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Effects of dietary monounsaturated fatty acids on lipoprotein concentrations, compositions, and subfraction distributions and on VLDL apolipoprotein B kinetics: dose-dependent effects on LDL.
Am J Clin Nutr. 2003 Jul; 78(1):47-56.AJ

Abstract

BACKGROUND

Replacing dietary saturated fatty acids (SFAs) with monounsaturated fatty acids (MUFAs) lowers LDL cholesterol, but the underlying mechanisms remain unclear.

OBJECTIVE

We assessed the effects of replacing dietary SFAs with MUFAs on concentrations and subclass distributions of VLDL, intermediate-density lipoprotein, LDL, and HDL and on VLDL apolipoprotein B kinetics.

DESIGN

Thirty-five moderately hypercholesterolemic, middle-aged volunteers consumed for 6 wk, in random order, diets containing low (L-MUFA; 7.8% of energy from MUFAs), moderate (M-MUFA; 10.3% from MUFAs), or high (H-MUFA; 13.7% from MUFAs) amounts of MUFAs. Fasting blood samples were taken from all subjects after each intervention. VLDL apolipoprotein B kinetic studies were performed in a subgroup after the L-MUFA and H-MUFA diets.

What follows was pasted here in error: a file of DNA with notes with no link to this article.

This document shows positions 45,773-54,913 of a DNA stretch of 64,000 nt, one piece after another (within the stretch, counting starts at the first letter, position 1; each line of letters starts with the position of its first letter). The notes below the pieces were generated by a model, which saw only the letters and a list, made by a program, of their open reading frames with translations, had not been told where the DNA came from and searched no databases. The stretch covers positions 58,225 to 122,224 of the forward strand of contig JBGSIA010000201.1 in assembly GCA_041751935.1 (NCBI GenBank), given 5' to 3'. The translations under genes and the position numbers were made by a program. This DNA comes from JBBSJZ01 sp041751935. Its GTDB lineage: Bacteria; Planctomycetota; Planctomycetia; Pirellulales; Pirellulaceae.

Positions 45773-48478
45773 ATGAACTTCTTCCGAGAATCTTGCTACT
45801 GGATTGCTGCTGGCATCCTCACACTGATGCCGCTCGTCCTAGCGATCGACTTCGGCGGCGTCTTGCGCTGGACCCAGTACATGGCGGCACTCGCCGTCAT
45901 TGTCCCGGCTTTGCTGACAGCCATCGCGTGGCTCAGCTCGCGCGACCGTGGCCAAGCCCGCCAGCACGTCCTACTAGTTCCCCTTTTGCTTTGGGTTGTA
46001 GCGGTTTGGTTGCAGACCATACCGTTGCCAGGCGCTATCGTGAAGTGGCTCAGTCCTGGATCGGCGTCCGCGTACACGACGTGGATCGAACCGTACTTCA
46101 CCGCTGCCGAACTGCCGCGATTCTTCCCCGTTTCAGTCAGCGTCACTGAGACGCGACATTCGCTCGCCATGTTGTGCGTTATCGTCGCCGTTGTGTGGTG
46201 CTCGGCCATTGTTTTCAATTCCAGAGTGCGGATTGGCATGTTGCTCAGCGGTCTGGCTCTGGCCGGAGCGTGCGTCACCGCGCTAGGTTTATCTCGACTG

RESULTS

Plasma cholesterol concentrations decreased in a dose-dependent manner with increasing intakes of dietary MUFAs. This change was entirely accounted for by reduced LDL cholesterol (-0.20 and -0.49 mmol/L after the M-MUFA and H-MUFA diets, respectively, compared with the concentration after the L-MUFA diet; P for trend < 0.01). Plasma triacylglycerol and HDL cholesterol were not significantly affected by the dietary intervention, nor were the concentrations of VLDL(1) (S(f) 60-400), VLDL(2) (S(f) 20-60), or intermediate-density lipoprotein (S(f) 12-20). Production and catabolic rates for VLDL(1) and VLDL(2) were also unaffected. HDL and LDL subclass distributions were not significantly altered, but as a consequence of the overall LDL lowering, concentrations of atherogenic LDL-III were 25% lower after the H-MUFA diet than after the L-MUFA diet (P = 0.02).

CONCLUSION

The effects of replacing dietary SFAs with MUFAs on lipoprotein metabolism appear to be almost exclusively limited to the LDL density class.

Authors+Show Affiliations